Source: SAM Collections

Seattle Art Museum

June 15th, 2018

The way we disappear

Blending in / Standing out

1/ Three Beauties: Kayo of Kyoto, Hitotsuru of Osaka, Kokichi of Tokyo, 1877
Woodblock print, ink and colour with metallic pigments
Kobayashi Kiyochika, 1847-1915
Meiji period, 1868-1912

There is a poem card above on the right, decorated with gold flakes, and inscribed with a haiku, which reads:

Oh to see moon and snow together
In the mountain of cherry blossoms

Works by Australian Aboriginal Artists: photos 2/ to 5/

2/Untitled, 1997
Synthetic polymer paint on canvas
Yala Yala Gibon Tjungurrayi

3/Untitled: Munglipa, 2014
Synthetic polymer paint on canvas
George Tjungurrayi

4/Swamps West of Nyirripi, 2006
Synthetic polymer paint on canvas
Ngoia Napaltjarri Polland

5/Yuparli (Bush Banana), 1993
Synthetic polymer paint on canvas
Dorothy Napangardi

6/- end
Project 42: Jono Vaughan 
Seattle -based artist Jono Vaughan’s series Project 42 addresses the pattern of violence against transgender people in the United States, providing both a form of memorialization and an entry point for engagement and discussion. Begun in 2012, the project’s name is taken from the short life expectancy of transgender individuals in the United States, which the artist estimates is forty-two years, based—in lieu of official census data, which excludes trans identities—on third-party texts and research. Eventually the artist plans to make forty-two individual works.

Each of the three dresses in this exhibition memorializes the life and death of a transgender person who was murdered: Myra Ical, Deja Jones, and Lorena Escalera Xtravaganza. Vaughan alters images of the murder locations and turns them into abstract textile prints, which she then sews into a garment. The style of the garment is inspired by the life and history of the individuals. A collaborator wears each dress in a performance that commemorates and celebrates the individual, an act that Vaughan describes as “the returning of humanity and the sharing of missed opportunities.”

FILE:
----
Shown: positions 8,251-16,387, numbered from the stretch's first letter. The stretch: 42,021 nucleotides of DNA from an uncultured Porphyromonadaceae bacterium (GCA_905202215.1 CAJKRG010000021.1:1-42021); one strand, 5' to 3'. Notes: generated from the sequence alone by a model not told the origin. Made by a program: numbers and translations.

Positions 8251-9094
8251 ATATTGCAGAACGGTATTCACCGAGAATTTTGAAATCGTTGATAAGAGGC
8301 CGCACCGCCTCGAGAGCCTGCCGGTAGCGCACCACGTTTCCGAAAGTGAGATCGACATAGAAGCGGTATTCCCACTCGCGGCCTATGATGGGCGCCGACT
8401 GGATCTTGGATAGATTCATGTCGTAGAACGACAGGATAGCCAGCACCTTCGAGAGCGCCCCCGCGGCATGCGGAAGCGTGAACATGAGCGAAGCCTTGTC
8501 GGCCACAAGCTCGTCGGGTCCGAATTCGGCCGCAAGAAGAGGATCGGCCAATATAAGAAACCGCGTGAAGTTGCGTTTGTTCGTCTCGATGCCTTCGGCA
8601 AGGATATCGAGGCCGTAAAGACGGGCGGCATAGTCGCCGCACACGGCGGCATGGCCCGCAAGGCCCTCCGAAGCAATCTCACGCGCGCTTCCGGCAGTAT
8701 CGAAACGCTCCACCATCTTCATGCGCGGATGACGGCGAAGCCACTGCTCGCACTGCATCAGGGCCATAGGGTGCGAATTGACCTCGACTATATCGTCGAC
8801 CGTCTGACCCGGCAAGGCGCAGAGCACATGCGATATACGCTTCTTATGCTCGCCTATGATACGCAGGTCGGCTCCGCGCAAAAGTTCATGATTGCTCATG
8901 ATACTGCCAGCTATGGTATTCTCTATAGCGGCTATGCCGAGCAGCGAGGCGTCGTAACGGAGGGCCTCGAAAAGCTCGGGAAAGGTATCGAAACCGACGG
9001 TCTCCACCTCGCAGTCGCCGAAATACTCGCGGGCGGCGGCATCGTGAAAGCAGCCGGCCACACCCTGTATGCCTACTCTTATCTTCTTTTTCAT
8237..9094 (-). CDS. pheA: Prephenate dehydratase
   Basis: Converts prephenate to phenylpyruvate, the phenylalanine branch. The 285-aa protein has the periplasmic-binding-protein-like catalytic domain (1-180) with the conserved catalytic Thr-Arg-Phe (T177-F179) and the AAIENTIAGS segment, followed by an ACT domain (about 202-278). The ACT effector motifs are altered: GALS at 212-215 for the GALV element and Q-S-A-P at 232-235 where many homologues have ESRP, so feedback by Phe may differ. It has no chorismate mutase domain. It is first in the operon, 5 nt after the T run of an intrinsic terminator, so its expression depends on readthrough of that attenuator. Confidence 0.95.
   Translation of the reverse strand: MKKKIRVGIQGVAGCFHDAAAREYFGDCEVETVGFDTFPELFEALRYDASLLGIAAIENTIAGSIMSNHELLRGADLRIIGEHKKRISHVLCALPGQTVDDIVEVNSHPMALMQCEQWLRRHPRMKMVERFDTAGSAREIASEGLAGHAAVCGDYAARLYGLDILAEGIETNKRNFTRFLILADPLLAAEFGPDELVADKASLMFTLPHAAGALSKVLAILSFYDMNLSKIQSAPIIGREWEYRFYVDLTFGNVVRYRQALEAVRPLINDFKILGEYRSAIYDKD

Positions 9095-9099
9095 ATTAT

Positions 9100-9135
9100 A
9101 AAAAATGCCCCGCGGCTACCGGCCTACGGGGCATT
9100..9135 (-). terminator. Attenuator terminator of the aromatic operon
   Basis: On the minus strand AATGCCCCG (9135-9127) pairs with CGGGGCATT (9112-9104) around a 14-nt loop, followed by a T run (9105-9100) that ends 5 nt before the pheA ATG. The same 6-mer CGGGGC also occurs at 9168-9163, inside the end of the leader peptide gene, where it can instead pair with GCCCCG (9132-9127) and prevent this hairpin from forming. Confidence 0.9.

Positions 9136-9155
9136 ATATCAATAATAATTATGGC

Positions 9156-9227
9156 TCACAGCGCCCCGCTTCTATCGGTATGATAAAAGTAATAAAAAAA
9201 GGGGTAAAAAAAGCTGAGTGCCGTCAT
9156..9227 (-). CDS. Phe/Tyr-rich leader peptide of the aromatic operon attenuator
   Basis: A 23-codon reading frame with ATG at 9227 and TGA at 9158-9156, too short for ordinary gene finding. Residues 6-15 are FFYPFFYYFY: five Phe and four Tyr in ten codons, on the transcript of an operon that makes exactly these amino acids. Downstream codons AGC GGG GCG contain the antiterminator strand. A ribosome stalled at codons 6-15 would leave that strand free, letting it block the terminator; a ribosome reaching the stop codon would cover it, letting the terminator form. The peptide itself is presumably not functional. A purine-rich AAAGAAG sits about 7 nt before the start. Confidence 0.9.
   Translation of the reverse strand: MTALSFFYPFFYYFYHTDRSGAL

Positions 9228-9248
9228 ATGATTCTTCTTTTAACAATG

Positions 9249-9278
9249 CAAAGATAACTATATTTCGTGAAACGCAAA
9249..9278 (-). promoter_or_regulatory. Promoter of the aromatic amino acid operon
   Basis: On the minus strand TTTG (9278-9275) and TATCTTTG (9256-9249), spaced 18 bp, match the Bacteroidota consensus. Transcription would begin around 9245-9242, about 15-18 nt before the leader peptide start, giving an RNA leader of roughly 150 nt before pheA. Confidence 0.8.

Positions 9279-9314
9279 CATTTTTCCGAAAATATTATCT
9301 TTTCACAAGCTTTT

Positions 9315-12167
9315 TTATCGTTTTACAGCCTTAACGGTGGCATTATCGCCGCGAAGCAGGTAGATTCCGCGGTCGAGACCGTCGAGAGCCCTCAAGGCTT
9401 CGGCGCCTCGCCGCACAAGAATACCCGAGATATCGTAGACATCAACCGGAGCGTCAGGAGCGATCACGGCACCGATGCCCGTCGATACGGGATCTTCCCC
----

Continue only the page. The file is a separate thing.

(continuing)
Seattle Art Museum

June 15th, 2018

The way we are

Our masks, our layers, our foolishness, our empathy, our togetherness.
The way we communicate, our body language, how we look at ourselves, at each other.
The way we love, we live, we exist. The way we are. Humanity.

Njenje (Walkabout) 

Njenje is a parade that involves virtually an entire village’s population. It opens the first day of a Dry Season Festival, a time Afikpo say is ”our Christmas”, when rich meals, visits and ceremonies prevail. Men create elaborate appearances by borrowing cloth and jewelry from sisters, wives, lovers and friends who eagerly await the parade. Secrecy from women and uninitiated men is strictly enforced throughout the dressing process. This adds to the suspense of the audience who watch players stroll through the village as masked unmarried girls, as Europeans, as Muslims and children. How well they imitate feminine guile in their stride and costume – or suggest a schoolteacher, minister, lawyer or office clerk – is a test of the persuasive skills of the men who put the parade together.

For details about the different masks please check this page.

The weird figures made of piles of fabric, hair, beads and sweaters are Soundsuits, 2006, by Nick Cave

The last round gloomy mask is a female Goli mask of Kplekple, 20th century, from Ivory Coast, Africa.

Seattle Art Museum

June 15th, 2018

Roundup

An Ooh Oaah…! moment

Art: 

The First People, 2008
Red and yellow cedar
Susan Point

Drum with skull painting, 1991
Animal hide, acrylic, wood, bone
Susan Point

Mirror rack
Lacquer, bronze and cord
Japanese, 18th century
Edo period, 1603-1868

Seated figure, ca. 600-800
Ceramic and resin
Mexican, Veracruz

Crocodile headdress
Wood, skin, basketry
Nigerian/Cameroonian, Cross River, Ejagham

Seattle Art Museum

June 15th, 2018